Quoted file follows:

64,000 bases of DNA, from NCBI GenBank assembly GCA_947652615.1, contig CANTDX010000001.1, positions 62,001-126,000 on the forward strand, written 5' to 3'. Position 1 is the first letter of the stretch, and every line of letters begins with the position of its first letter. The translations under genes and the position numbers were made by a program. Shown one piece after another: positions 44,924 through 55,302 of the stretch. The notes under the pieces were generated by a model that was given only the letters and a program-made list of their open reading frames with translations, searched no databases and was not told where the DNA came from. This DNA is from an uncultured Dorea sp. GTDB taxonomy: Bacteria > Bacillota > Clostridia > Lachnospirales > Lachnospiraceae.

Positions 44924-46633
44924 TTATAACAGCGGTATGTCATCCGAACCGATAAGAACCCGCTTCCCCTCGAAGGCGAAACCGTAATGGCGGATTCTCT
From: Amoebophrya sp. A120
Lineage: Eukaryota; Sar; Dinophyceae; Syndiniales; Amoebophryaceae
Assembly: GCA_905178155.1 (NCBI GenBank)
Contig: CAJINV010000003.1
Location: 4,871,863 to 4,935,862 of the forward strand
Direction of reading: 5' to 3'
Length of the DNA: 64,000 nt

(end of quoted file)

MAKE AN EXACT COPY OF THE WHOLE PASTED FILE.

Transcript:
64,000 bases of DNA, from NCBI GenBank assembly GCA_947652615.1, contig CANTDX010000001.1, positions 62,001-126,000 on the forward strand, written 5' to 3'. Position 1 is the first letter of the stretch, and every line of letters begins with the position of its first letter. The translations under genes and the position numbers were made by a program. Shown one piece after another: positions 44,924 through 55,302 of the stretch. The notes under the pieces were generated by a model that was given only the letters and a program-made list of their open reading frames with translations, searched no databases and was not told where the DNA came from. This DNA is from an uncultured Dorea sp. GTDB taxonomy: Bacteria > Bacillota > Clostridia > Lachnospirales > Lachnospiraceae.

Positions 44924-46633
44924 TTATAACAGCGGTATGTCATCCGAACCGATAAGAACCCGCTTCCCCTCGAAGGCGAAACCGTAATGGCGGATTCTCT
From: Amoebophrya sp. A120
Lineage: Eukaryota; Sar; Dinophyceae; Syndiniales; Amoebophryaceae
Assembly: GCA_905178155.1 (NCBI GenBank)
Contig: CAJINV010000003.1
Location: 4,871,863 to 4,935,862 of the forward strand
Direction of reading: 5' to 3'
Length of the DNA: 64,000 nt